In the Bush with Bwana Banyan, Part I
Cape Town, South Africa
We were on our way back to camp talking about the legendary African Hunter Andres DeKock when we got ambushed my the lions. It had been yet another 12-hour day of blood, Tsetse fly swarms and sunburn and we were washing the dust out of our mouths with some cold Mosi lagers. The sun had dropped and it was a gray sort of half light that was a few minutes away from needing headlights. It was shiveringly cold without the sun. We hadn't seen much of anything all day and everyone in the Land Cruiser--the client, the professional hunters and the trackers--were all looking forward to a cup of Famous Grouse-spiked coffee and the bonfire when the bushes at the edge of the road exploded in a cloud of dust. I spun around so quickly that I almost knocked Cutter Banyan--the client--off the truck as he grabbed for his .300 Ultra Mag rifle. I can't say if the big cat roared or growled or made any noise at all, but I saw it lunge from the brush to take a huge swipe at the trackers in the back. The driver hit the brakes for some inexplicable reason and Boonie, our Professional Hunter, began to slam to roof of the Cruiser with his fist.
"Drive, you fucking bugger!" He yelled. "Drive!"
The driver hit the gas, almost sending Banyan out of the truck again, while the three trackers in the back started clambering over the seat to put some distance between themselves and the lioness, which was now charging. Deciding that I needed to make some room for the trackers, I started to climb onto the roof of the vehicle. I was halfway over when I saw another lion standing in the road ahead of us.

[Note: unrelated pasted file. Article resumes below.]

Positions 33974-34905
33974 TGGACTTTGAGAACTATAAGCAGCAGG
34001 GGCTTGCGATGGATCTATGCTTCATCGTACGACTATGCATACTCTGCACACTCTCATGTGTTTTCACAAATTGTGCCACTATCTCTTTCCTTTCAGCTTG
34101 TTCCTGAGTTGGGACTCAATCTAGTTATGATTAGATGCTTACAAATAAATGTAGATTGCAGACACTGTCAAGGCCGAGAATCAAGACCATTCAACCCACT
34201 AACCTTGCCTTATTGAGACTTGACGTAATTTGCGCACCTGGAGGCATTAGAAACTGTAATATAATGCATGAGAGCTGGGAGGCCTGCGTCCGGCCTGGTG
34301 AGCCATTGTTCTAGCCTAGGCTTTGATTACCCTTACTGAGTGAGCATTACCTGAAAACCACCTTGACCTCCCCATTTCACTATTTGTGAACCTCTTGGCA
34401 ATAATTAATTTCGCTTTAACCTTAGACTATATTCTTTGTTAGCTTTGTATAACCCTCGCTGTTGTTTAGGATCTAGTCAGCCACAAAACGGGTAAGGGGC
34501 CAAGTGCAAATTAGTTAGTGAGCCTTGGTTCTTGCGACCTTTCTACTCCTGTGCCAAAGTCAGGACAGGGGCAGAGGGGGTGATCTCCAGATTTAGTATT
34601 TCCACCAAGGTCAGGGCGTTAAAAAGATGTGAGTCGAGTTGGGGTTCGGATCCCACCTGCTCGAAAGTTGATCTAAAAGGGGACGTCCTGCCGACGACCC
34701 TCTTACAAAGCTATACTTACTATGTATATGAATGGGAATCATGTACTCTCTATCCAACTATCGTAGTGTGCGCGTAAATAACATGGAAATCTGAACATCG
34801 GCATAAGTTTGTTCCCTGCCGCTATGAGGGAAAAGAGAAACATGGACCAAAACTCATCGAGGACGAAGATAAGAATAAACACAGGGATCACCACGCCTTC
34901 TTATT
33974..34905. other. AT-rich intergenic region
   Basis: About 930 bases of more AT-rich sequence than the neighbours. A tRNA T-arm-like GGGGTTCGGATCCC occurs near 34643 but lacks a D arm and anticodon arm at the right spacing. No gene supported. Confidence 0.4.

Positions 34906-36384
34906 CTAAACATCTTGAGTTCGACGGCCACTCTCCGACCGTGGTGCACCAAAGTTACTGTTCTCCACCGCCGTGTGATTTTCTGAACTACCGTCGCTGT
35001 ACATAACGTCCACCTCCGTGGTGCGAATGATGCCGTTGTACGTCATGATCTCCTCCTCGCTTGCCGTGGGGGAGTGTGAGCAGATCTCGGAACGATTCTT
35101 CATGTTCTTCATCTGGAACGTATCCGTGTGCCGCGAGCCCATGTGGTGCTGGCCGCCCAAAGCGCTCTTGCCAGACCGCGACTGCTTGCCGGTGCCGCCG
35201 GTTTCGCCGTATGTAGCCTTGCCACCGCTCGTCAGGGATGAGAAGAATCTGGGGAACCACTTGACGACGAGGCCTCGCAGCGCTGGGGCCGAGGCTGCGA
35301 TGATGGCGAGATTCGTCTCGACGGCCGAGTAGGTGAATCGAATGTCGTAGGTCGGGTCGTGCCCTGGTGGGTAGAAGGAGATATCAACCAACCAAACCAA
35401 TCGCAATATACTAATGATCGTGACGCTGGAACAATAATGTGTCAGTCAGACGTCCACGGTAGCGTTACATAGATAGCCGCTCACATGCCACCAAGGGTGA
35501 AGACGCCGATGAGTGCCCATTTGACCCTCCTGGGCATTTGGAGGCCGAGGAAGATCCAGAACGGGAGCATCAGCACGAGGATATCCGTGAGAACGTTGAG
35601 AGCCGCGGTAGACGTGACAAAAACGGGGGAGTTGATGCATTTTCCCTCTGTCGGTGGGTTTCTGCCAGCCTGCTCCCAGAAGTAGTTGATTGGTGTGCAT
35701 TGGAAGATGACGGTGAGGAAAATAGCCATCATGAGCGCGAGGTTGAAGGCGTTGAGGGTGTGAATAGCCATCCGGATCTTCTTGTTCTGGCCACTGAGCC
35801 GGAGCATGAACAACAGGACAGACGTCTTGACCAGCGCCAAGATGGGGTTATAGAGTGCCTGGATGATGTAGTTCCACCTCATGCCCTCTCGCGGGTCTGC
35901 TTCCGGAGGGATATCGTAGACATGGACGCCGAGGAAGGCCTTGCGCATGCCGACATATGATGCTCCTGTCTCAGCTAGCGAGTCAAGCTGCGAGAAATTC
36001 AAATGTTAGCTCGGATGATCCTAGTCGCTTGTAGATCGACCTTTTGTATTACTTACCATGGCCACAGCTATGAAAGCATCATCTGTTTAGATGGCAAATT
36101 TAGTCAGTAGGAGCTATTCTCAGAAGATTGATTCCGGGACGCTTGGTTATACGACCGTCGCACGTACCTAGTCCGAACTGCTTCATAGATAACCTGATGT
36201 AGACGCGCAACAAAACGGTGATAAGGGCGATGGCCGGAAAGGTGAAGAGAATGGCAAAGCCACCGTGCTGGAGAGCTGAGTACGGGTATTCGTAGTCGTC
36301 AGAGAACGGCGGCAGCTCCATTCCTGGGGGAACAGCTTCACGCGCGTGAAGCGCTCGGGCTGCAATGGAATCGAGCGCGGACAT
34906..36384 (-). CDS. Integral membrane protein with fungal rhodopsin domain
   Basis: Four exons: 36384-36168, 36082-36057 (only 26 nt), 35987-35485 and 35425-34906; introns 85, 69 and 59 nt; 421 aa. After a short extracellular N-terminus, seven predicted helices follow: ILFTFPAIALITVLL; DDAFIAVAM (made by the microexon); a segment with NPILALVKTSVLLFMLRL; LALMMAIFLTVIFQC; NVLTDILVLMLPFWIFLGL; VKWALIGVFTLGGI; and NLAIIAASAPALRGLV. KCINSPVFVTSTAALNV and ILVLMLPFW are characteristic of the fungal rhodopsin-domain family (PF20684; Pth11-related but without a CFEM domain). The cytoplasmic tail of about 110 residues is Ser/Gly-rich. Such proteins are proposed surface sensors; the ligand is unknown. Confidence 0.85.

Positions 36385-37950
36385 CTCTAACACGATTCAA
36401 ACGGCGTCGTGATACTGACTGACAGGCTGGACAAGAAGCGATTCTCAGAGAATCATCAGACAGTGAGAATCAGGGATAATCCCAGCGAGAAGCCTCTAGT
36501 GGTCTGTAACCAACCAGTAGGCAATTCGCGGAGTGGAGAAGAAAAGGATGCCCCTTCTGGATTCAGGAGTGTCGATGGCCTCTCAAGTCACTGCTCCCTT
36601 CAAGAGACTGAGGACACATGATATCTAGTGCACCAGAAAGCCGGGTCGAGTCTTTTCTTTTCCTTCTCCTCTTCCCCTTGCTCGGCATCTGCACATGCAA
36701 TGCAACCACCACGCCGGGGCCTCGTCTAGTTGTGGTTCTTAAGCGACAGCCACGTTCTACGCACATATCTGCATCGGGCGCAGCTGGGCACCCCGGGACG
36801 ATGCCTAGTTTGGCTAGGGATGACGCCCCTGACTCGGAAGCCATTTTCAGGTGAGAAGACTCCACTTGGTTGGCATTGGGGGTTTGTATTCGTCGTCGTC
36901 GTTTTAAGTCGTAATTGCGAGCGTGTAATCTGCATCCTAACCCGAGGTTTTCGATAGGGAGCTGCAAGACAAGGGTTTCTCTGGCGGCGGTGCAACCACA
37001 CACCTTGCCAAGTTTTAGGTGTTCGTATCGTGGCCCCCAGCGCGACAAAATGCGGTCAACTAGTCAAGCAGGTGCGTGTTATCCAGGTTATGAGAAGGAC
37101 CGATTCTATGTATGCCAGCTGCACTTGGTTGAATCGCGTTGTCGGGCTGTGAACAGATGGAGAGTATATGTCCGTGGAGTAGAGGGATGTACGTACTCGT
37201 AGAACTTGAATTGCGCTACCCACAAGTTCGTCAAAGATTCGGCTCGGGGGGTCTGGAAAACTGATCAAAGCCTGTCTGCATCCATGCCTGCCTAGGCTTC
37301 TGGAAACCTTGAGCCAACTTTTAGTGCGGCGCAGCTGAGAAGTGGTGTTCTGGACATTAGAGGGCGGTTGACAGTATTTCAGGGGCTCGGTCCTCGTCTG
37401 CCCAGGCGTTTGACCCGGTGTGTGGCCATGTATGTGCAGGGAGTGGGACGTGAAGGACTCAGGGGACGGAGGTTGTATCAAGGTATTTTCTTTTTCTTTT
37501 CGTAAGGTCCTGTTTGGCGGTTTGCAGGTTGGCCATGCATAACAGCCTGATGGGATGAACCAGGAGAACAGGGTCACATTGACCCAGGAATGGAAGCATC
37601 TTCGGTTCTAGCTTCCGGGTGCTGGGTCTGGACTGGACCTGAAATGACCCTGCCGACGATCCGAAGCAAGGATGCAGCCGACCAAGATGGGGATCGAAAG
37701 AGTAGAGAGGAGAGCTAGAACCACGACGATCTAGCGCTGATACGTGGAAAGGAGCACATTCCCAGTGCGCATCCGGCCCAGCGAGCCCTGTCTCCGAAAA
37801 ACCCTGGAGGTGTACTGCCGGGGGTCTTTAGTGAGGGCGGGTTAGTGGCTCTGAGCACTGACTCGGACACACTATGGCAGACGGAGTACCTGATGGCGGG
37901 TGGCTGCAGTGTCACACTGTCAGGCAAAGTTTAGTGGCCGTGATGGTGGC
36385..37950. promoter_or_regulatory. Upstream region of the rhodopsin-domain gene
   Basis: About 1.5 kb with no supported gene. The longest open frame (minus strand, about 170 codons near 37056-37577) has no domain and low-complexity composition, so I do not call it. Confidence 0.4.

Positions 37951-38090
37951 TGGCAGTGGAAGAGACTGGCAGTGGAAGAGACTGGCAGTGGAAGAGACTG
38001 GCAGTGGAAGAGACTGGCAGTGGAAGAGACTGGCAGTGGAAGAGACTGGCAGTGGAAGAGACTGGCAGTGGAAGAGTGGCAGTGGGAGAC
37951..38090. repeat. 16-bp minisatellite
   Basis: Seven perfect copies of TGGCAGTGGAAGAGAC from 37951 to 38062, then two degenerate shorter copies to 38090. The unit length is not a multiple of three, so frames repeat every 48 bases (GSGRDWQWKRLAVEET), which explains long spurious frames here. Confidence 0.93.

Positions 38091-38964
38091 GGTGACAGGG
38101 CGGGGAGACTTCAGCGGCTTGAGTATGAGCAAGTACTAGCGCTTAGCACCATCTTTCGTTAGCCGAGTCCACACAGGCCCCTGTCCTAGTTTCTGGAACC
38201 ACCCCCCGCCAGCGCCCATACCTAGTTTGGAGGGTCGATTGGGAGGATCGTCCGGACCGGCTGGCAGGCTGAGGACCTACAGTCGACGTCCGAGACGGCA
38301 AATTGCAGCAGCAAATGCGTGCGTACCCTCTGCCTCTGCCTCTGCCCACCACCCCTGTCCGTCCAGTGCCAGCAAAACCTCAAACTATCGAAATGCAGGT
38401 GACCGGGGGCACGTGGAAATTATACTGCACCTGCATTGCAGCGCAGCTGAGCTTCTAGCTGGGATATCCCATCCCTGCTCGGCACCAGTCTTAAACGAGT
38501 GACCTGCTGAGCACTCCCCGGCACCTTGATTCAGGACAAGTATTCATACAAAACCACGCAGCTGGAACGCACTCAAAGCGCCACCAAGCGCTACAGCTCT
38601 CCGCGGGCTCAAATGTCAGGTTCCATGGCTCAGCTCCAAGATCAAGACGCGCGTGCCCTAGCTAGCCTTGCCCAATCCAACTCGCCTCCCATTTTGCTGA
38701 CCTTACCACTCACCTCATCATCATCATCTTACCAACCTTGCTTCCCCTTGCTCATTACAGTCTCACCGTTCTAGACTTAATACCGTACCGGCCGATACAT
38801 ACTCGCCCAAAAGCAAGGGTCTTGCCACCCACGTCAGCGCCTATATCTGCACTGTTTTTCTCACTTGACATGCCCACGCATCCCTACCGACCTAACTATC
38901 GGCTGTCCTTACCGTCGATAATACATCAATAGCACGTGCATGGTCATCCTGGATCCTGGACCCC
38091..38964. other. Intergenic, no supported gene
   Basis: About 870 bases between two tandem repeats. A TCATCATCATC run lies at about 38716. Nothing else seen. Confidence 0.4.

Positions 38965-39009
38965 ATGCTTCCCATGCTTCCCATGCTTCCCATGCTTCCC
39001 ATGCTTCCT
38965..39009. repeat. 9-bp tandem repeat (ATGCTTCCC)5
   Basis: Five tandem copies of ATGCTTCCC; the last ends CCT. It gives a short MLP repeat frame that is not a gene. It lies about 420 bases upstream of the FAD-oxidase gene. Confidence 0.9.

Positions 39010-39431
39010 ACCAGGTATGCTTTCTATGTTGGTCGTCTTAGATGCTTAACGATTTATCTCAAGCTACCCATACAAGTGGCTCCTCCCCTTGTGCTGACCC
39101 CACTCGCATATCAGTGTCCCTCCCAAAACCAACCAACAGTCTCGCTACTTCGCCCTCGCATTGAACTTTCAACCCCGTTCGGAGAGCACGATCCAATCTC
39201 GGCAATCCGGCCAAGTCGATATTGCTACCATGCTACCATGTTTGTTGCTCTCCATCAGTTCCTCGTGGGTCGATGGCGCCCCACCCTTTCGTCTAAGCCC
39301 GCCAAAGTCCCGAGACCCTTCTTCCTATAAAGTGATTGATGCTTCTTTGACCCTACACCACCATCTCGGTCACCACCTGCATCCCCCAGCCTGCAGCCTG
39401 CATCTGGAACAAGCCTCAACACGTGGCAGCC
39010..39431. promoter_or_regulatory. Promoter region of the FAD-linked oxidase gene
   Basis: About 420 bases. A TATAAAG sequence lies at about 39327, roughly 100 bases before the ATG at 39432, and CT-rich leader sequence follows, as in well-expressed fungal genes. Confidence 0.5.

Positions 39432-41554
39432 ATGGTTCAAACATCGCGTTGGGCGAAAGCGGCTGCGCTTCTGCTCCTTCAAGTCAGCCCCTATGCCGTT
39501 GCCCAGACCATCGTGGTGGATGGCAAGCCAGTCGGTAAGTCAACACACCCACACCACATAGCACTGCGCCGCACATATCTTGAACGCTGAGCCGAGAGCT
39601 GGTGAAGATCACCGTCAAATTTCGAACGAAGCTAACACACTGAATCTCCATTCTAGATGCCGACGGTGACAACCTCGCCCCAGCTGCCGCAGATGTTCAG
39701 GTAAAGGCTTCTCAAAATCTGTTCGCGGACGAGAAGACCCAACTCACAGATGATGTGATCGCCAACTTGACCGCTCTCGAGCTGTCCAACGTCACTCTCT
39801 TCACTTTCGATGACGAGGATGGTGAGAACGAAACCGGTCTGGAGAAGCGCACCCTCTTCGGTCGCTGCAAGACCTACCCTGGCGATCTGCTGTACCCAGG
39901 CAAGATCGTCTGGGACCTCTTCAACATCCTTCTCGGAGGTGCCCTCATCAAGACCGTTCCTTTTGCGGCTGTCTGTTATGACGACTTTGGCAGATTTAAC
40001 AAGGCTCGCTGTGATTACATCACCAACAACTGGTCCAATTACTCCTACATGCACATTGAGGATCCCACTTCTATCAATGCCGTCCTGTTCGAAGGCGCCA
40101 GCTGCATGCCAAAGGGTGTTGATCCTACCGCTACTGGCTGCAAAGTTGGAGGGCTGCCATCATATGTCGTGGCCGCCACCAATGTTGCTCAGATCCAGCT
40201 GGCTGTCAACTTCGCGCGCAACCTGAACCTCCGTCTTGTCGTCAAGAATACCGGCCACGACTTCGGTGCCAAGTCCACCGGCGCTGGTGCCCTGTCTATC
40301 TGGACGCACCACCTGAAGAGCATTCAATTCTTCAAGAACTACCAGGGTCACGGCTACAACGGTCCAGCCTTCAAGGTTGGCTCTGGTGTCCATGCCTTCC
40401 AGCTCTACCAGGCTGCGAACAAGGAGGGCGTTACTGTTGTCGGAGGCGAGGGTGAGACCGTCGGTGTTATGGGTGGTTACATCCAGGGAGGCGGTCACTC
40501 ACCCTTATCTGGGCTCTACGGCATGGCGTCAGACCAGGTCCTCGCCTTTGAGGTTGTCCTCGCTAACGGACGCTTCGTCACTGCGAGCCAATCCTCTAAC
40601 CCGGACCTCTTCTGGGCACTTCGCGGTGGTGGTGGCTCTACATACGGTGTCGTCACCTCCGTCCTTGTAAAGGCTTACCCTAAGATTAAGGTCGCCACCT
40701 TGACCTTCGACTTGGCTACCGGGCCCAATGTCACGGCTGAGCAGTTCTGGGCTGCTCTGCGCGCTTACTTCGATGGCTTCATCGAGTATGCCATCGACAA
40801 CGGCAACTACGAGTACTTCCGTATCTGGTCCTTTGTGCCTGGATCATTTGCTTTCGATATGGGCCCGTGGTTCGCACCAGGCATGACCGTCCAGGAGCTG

I must've screamed, because Boonie whirled around and racked a load of double ought buck into his semi-automatic 12-guage shotgun. Hanging off the side of the Cruiser with one hand and the shotgun raised with the other, he kicked the driver through the open window to keep him on the gas. The lion in front took a second to figure his odds, and then bolted into the bush. The lioness behind us was gone as well. Nobody said a word for a moment as we all settled back into our seats.
"The key," Boonie said almost to himself as he ejected the shell from his shotgun, "is to remain calm at all times."
And such is the world of professional trophy hunting in Africa: Twelve hours of abject discomfort and boredom followed by five seconds of absolute terror.
JOURNEY TO THE RIVER KAFUE